As shown in FIG. 2, the spacer 24 is exposed to the relatively cold temperatures of the fuel flowing therethrough, while the body 22 directs the relatively hot air through the openings 32 defined therethrough. Accordingly, the temperature gradients which form in the fuel nozzle spray tip assembly 20 are significantly reduced as each individual component is exposed to only one of the two temperature extremes. Further, the braze joint therebetween, formed as described above, permits differential expansion at operating temperature, which in fact reduces the thermal stresses at the joints between the components.
As described above, the spacer 24 of the fuel nozzle spray tip assembly 20 is joined to the body 22 thereof by a compressively pre-stressed braze 36, as described above. The spacer 24 is thus fastened by the braze 36 in at least one location within the neck portion 28 of the fuel nozzle body 22. Preferably, the spacer 24 is engaged thereto by two annular brazes 36. Referring to FIG. 2, the spacer 24 preferably includes two radially outwardly protruding ribs 37, one disposed near an upstream end of the neck portion 28 of the nozzle and the other spaced apart downstream therefrom. The two ribs 37 abut the inner surface of the neck portion 28 which faces the passage 23, in press-fit engagement therewith. This press-fit engagement between the spacer 24 and the neck portion 28 of the body 22 helps to ensure a concentricity therebetween, and therefore a concentricity of the fuel and air flows directed therethrough. An annular air gap 39 is thus provided, disposed between the spacer and the neck in a radial direction and between the two spaced apart ribs 37 in an axial direction. The air gap 39 provides thermal insulation between the spacer 24, which is in contact with the cold fuel, and the surrounding neck portion 28 of the nozzle body 22, which is in contact with the relatively hotter air. The braze 36 is thus preferably located in an annular strip between each of the ribs 37 of the spacer 24 and the adjacent inner surface of the neck portion 28 with which they are in press-fit engagement. These two brazes 36 therefore seal the annular air gap 39 therebetween.
The above description is meant to be exemplary only, and one skilled in the art will recognize that changes may be made to the embodiments described without department from the scope of the invention disclosed. For example, although the invention was depicted as being part of a turbofan engine, it can be applied to other types of engines, other engine components, or more broadly, to assemblies in other fields and/or applications where two components are to be joined together by a brazed joint to form an assembly which is to be exposed to high operating temperatures. Another alternative includes the joining of two similar materials, rather than dissimilar ones as per at least one embodiment of the present invention, but wherein differential thermal expansion between the components occurs to increase the gap therebetween. Further still, other applications may use joining materials which do not correspond to the conventional meaning of the word braze but nevertheless provide similar function and work with the invention; the word braze as used herein is intended to be given a broad interpretation which encompasses such alternative joining materials. Still other modifications which fall within the scope of the present invention will be apparent to those skilled in the art, in light of a review of this disclosure, and such modifications are intended to fall within the appended claims.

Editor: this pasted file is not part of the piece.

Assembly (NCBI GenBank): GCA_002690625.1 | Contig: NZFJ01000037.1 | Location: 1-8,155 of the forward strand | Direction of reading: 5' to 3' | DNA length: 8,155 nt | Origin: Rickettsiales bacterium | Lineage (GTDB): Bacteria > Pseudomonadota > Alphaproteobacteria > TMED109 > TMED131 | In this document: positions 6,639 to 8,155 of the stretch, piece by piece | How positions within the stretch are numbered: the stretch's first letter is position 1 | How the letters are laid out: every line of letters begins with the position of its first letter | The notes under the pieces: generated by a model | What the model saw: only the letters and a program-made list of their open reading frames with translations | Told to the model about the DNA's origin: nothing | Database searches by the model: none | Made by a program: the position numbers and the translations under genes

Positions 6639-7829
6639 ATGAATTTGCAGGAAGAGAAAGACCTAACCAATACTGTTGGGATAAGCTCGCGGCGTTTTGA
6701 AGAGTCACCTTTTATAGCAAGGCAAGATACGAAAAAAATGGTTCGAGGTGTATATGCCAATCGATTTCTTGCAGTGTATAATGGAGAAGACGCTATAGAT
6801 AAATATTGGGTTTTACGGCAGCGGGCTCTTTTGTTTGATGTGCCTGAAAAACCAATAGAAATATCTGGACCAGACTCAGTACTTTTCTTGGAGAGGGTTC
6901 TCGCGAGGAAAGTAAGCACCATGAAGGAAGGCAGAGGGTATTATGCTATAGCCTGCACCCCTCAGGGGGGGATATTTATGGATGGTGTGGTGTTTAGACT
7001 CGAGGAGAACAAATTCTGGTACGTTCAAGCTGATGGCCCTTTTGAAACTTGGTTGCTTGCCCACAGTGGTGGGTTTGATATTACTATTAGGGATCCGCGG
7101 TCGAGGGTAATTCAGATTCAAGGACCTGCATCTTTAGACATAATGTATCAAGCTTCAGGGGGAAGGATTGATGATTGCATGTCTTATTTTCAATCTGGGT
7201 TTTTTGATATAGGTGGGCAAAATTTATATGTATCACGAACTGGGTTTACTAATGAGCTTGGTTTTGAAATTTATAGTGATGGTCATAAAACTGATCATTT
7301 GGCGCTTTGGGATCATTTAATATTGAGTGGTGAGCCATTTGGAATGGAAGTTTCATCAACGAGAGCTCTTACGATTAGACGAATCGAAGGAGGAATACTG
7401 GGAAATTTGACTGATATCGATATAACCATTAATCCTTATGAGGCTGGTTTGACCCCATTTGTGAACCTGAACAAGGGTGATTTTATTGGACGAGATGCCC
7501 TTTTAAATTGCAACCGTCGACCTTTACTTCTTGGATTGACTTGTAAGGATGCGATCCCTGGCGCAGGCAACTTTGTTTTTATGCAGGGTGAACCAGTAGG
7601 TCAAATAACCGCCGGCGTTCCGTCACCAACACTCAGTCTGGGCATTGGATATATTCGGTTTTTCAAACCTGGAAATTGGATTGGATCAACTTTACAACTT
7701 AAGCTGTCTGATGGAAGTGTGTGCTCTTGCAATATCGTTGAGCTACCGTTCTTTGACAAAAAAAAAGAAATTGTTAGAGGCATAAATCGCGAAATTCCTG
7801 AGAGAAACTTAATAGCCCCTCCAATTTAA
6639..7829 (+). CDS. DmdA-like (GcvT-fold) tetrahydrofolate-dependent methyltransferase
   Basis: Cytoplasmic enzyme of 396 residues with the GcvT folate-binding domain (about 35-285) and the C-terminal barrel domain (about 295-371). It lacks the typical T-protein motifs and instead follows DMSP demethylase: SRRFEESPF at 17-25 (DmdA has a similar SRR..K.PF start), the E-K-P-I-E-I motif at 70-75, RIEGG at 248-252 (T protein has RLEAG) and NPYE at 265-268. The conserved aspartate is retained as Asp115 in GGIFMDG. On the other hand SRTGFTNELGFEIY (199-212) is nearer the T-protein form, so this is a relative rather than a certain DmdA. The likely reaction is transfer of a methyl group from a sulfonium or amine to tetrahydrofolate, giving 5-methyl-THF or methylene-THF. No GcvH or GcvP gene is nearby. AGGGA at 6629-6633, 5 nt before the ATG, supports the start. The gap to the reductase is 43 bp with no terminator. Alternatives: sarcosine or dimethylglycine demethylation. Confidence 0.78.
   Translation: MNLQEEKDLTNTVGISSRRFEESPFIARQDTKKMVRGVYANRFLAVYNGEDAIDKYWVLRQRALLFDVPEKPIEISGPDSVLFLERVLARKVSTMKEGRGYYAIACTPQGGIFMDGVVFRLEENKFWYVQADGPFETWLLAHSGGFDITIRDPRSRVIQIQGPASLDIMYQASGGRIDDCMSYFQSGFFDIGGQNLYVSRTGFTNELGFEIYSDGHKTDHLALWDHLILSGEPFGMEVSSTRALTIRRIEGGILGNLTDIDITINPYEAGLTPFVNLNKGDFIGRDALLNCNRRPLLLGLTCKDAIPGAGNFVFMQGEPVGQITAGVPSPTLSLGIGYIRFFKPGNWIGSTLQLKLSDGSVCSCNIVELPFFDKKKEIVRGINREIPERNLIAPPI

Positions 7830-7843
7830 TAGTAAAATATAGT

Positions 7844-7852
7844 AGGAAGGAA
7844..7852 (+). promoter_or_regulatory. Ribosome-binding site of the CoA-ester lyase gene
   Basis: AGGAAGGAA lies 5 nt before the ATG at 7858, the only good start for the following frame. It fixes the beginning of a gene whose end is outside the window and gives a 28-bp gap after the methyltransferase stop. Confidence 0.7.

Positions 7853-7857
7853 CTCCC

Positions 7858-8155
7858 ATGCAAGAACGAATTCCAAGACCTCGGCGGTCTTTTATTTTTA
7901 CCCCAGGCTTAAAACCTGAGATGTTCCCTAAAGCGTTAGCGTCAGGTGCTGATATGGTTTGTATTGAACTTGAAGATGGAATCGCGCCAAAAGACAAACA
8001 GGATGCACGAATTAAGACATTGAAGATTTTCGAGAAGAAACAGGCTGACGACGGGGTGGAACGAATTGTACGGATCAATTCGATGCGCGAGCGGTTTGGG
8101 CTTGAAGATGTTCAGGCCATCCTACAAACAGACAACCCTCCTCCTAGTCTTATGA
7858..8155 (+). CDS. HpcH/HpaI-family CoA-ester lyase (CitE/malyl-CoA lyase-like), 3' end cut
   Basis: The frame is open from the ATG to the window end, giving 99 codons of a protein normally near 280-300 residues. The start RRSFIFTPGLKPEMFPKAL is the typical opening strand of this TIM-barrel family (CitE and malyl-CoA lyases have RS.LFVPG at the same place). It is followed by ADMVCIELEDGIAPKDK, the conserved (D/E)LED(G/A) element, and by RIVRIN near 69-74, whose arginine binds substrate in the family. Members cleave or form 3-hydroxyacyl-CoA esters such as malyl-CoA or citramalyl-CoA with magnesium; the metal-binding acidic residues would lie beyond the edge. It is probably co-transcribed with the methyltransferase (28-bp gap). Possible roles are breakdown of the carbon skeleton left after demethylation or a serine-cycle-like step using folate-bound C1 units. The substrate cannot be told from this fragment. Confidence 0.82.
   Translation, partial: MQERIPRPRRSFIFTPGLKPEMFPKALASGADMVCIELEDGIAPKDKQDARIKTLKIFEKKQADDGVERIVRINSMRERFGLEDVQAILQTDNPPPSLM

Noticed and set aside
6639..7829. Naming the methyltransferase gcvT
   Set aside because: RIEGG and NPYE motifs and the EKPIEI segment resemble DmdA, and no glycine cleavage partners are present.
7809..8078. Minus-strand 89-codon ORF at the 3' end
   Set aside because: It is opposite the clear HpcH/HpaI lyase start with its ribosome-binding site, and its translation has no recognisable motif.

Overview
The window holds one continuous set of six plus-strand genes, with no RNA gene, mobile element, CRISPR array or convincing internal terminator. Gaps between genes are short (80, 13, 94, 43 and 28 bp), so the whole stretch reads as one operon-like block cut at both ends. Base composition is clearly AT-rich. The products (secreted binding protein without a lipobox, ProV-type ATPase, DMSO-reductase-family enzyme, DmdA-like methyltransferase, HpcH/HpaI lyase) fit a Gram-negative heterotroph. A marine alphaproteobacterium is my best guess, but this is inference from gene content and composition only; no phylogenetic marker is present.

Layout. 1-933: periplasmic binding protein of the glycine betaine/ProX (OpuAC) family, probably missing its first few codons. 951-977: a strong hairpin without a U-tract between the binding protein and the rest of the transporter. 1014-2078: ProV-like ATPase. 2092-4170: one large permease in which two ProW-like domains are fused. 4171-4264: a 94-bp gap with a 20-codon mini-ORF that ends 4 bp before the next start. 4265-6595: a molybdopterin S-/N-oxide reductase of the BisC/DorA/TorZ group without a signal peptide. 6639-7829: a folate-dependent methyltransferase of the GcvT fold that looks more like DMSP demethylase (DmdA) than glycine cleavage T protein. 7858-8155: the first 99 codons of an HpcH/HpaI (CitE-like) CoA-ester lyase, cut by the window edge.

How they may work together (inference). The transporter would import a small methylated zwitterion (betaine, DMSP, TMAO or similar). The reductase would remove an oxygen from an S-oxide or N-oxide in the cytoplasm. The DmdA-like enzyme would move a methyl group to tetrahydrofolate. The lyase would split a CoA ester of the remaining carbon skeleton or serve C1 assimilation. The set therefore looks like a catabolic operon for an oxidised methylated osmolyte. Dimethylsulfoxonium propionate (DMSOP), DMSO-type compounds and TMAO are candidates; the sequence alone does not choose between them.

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|1||International Search Report of PCT Application No. PCT/CA2006/001856.|
|Dec 19, 2012||FPAY||Fee payment|
Year of fee payment: 4
|Nov 15, 2005||AS||Assignment|
Owner name: PRATT & WHITNEY CANADA CORP., CANADA
Free format text: ASSIGNMENT OF ASSIGNORS INTEREST;ASSIGNORS:LEV ALEXANDER PROCIW;SHAFIQUE, HARRIS;REEL/FRAME:017236/0835
Effective date: 20051107
Owner name: PRATT & WHITNEY CANADA CORP.,CANADA
Free format text: ASSIGNMENT OF ASSIGNORS INTEREST;ASSIGNORS:LEV ALEXANDER PROCIW;SHAFIQUE, HARRIS;US-ASSIGNMENT DATABASE UPDATED:20100225;REEL/FRAME:17236/835